“. . . according to the Yoga Sutra (3.1), the term [Bandha] refers to the ‘binding’ of consciousness to a particular object or locus (desha), which is the very essence of concentration.”
Georg Feuerstein

Monday, February 7, 2011

How to Release the Hip Internal Rotators for Padmasana (Lotus Pose)

In The Key Muscles of Yoga, I point out that athletes experience improved performance and fewer injuries when they have a fundamental knowledge of their anatomy and biomechanics. For this reason, I recommend that you add The Daily Bandha to your favorites and return every day or so to review one or two of the concepts presented here. This will allow you to integrate these tools into your yoga practice. After just a few sessions, you’ll begin to apply the techniques unconsciously, improving your poses and aiding to prevent injuries.

In our last post, we discussed the concepts of joint congruency and joint reaction forces as related to yoga. These are among the most important principles to understand for both practitioners and teachers, because many poses can take the articulations to the limits of their range of motion. Take a moment to review this post and look at the new video which shows these concepts in action in Padmasana (Lotus Pose).

Now, on to releasing the internal rotators of the hip . . .

The main muscles that internally rotate the femur at the hip are the tensor fascia lata (TFL) and gluteus medius. The gluteus minimus contributes to this action when the hip is flexed. Conversely, when the internal rotators are tight, they can limit external rotation of the joint, a key component in poses like Lotus. Practicing this asana without releasing the TFL and gluteus medius can lead to excessive joint reaction forces in the knee. This is because the rotational component of the pose is directed into the knee. The key is to use the hip (which is a ball and socket joint) to do the rotation, while protecting the knee by maintaining it as a hinge.

tensor fascia lata and gluteus medius in cradle stretch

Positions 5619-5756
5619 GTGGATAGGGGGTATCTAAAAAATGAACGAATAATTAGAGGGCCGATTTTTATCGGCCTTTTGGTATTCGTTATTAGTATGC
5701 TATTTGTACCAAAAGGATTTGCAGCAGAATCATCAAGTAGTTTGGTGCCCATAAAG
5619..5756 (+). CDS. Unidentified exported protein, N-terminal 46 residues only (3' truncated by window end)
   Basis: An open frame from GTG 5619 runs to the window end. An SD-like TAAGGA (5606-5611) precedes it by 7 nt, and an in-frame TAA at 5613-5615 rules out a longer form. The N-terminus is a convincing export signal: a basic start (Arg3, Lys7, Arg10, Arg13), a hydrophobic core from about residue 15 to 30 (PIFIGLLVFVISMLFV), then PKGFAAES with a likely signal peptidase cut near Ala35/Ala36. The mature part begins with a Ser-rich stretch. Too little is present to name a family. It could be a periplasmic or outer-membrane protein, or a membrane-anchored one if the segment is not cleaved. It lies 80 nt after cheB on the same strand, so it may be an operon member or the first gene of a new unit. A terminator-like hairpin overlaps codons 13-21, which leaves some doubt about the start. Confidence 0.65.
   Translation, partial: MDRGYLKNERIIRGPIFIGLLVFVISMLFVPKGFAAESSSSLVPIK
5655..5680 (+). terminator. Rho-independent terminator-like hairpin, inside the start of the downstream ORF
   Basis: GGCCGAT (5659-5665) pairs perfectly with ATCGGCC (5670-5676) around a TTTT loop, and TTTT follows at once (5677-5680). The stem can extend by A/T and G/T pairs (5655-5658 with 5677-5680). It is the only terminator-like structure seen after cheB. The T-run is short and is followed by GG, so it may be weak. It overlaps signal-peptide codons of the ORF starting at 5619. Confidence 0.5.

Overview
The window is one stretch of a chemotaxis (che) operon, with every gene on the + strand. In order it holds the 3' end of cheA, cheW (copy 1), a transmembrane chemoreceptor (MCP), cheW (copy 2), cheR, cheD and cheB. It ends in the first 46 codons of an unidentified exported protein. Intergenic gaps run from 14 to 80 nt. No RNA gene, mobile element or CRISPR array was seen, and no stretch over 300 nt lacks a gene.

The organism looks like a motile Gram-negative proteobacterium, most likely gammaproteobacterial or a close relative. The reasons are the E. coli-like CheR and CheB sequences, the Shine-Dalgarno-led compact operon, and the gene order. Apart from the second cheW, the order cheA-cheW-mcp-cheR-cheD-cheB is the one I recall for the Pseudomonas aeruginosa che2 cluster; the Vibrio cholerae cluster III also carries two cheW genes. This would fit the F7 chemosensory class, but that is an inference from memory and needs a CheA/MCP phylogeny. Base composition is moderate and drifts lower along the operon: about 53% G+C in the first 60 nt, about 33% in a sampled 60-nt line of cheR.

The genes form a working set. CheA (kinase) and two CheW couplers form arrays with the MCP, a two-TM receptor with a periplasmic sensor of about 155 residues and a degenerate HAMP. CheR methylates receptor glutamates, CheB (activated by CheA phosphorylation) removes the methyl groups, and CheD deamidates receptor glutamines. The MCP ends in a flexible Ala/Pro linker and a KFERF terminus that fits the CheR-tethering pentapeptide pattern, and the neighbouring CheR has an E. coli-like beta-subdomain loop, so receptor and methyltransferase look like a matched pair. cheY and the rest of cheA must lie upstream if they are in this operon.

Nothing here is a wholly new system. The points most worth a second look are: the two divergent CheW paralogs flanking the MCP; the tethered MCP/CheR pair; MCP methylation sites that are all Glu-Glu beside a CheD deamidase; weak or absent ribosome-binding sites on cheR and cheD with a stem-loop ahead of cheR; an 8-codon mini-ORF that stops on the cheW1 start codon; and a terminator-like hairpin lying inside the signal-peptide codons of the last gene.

Tensor fascia lata and gluteus medius stretching.

To release the TFL and gluteus medius, I use a technique called the “cradle stretch.” In it we lift the lower leg, as shown here. This action externally rotates the hip. Do not allow the knee to sag forward away from the body—this is important. Cradle it in the crook of the elbow so that the knee is maintained as a hinge. Place the outer edge of the foot into the crook of the other elbow and engage the peroneus longus and brevis muscles at the outside of the lower leg to evert the foot. Extending the toes also helps. This aids to maintain the congruency of the knee joint and helps to protect it from injury.


Take the leg to a point where you feel a moderate stretch in the muscles at the outside of the hip—the TFL and gluteus medius. Hold this position by contracting the biceps, pectoralis major, and latissimus dorsi (shown in blue). Then gradually start to press the edge of the foot into the forearm, as if you were trying to bring it away from the body. This activates the stretching TFL and gluteus medius (shown in red). Build the contraction of these muscles slowly to about 20 percent of your maximum force (or less). Take four to five smooth deep breaths, and then stop pressing the foot into the forearm. At this point you will have elicited the relaxation response through stimulating the Golgi tendon organ at the muscle-tendon junction. Then “take up the slack” by gradually lifting the foot a little higher and drawing the knee a bit further across the body. Hold this new position for a few breaths. Continue to protect the knee as you take it out to the side, bend it, and place it on the floor. Feel the difference between the two hips. Repeat on the other side. Contracting and releasing the stretching muscles uses PNF to lengthen the hip internal rotators. 

peroneous longus and brevis evert the feet
Cradle stretch with inset of peronei contracting to evert foot.

If you are unable to cradle the leg as shown, don’t despair, and don’t force it. Use the variation illustrated here with the mannequin. Protect the knee with one hand and press the edge of the foot into the other hand. Work like this for as many sessions as necessary until the TFL and gluteus medius have released enough to move into the full cradle. The lower back can tend to collapse into flexion when practicing this stretch. Engaging the erector spinae and quadratus lumborum muscles (extensors of the lumbar spine) will help to protect against this. Note how slightly extending the lumbar also accentuates the stretch of the TFL and gluteus medius.

cradle stretch for tights hips
Alternative cradle for tight hips.

Remember to go slowly with PNF. Allow about 48 hours for recovery before repeating the technique on any given muscle group. It takes a few sessions for the new length to be ingrained in the body, so don’t get discouraged if you feel a bit tight again when you come back to this position.

Thanks for stopping by. To show our appreciation to all of you who visit us on Facebook, we wish to offer a free copy of our iconic chakra poster (we simply ask that you pay for shipping J). Click here for details.

We’ll see you for the next post when we’ll talk about how to lower the knees closer to the floor in Baddha Konasana (Bound Angle Pose).

Namasté

Ray and Chris

19 comments: